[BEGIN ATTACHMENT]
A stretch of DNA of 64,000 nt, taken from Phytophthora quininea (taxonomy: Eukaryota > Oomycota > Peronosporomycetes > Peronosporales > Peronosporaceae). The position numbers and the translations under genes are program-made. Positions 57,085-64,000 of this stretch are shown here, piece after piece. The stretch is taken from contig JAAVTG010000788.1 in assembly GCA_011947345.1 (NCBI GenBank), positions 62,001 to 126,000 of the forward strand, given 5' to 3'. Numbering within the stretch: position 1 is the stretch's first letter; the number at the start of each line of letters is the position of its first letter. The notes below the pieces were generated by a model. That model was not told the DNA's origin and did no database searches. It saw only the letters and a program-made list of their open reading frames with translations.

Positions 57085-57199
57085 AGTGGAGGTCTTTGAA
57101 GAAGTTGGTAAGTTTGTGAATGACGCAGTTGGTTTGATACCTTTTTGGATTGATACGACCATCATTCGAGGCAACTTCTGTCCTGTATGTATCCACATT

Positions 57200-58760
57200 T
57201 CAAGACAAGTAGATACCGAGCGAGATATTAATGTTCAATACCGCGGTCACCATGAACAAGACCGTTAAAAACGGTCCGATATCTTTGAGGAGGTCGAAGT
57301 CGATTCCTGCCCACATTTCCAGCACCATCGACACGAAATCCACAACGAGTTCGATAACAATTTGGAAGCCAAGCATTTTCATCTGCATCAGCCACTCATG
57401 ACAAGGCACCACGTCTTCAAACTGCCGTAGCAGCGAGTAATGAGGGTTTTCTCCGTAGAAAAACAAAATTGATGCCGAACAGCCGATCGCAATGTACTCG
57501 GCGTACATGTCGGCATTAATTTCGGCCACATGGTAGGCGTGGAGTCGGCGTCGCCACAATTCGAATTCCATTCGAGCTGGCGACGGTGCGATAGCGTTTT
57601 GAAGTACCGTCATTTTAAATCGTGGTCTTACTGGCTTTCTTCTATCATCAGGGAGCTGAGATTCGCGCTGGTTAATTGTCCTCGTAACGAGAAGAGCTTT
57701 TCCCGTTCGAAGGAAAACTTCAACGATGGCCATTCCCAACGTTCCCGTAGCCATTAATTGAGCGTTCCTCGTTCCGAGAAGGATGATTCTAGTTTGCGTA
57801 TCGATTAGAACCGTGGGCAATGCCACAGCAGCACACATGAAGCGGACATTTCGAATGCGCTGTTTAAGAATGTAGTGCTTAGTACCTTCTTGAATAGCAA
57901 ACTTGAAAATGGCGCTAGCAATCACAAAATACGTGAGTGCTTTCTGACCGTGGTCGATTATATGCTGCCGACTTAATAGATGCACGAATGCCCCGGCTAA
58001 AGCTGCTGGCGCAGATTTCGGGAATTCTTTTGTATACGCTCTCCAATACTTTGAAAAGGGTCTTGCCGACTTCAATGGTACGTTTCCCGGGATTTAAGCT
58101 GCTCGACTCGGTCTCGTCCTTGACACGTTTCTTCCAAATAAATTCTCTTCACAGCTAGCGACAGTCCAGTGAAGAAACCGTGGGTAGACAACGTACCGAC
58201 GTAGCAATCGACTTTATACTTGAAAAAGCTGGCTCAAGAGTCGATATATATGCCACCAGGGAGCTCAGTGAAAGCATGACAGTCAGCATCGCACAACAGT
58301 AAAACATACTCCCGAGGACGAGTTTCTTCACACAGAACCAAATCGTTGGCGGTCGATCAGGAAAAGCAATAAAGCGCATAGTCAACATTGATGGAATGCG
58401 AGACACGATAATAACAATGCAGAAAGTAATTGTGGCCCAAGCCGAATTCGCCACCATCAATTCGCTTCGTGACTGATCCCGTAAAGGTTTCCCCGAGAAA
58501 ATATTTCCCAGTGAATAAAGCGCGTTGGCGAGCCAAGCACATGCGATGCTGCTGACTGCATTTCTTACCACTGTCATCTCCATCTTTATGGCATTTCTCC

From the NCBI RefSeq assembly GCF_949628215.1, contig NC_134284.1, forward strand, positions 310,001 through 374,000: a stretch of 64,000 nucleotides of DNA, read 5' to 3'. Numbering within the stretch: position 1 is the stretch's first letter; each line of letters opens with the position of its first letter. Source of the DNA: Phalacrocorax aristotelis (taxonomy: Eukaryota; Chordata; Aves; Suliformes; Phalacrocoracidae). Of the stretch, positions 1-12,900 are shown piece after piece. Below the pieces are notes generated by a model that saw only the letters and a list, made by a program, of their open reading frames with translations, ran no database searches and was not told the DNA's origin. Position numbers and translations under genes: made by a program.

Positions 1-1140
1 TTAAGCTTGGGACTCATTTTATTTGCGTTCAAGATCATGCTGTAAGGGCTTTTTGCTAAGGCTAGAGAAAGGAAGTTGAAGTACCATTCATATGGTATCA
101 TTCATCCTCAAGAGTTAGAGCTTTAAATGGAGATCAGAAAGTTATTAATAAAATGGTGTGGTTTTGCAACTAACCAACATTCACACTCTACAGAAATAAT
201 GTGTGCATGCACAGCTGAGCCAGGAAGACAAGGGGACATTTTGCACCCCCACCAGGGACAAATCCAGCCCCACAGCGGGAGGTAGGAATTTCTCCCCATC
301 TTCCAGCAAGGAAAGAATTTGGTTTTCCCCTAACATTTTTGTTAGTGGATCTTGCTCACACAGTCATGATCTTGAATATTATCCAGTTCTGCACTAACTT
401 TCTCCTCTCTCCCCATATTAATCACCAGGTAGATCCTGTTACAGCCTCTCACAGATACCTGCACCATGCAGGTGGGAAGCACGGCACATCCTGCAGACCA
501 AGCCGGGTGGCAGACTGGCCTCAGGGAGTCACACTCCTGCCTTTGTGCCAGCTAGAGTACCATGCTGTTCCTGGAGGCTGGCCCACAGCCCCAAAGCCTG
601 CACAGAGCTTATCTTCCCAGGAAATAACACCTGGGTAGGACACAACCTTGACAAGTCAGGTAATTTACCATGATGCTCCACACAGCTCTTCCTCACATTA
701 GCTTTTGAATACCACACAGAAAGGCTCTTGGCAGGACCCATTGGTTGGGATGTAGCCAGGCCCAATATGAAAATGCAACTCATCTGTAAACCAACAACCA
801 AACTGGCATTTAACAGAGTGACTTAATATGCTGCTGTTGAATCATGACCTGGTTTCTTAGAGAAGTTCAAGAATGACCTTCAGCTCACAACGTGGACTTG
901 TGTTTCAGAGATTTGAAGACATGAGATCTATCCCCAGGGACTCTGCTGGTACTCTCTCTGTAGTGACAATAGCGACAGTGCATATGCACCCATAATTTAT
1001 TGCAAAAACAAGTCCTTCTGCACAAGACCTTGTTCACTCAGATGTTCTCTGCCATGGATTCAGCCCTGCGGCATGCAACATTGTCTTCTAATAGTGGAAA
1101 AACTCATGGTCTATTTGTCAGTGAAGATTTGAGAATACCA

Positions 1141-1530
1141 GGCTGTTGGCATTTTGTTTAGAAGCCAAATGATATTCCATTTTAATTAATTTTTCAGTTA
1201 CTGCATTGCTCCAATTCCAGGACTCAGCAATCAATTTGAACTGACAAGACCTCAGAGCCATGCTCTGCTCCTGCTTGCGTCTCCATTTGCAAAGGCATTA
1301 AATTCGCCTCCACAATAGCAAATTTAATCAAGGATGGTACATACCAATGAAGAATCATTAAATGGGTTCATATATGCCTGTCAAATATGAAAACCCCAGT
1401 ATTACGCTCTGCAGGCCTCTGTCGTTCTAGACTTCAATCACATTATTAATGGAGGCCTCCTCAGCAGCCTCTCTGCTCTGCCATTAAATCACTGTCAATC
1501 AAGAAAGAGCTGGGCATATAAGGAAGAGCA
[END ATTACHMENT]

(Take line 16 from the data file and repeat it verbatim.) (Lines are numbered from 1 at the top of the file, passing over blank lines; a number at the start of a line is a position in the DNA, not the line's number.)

58101 GCTCGACTCGGTCTCGTCCTTGACACGTTTCTTCCAAATAAATTCTCTTCACAGCTAGCGACAGTCCAGTGAAGAAACCGTGGGTAGACAACGTACCGAC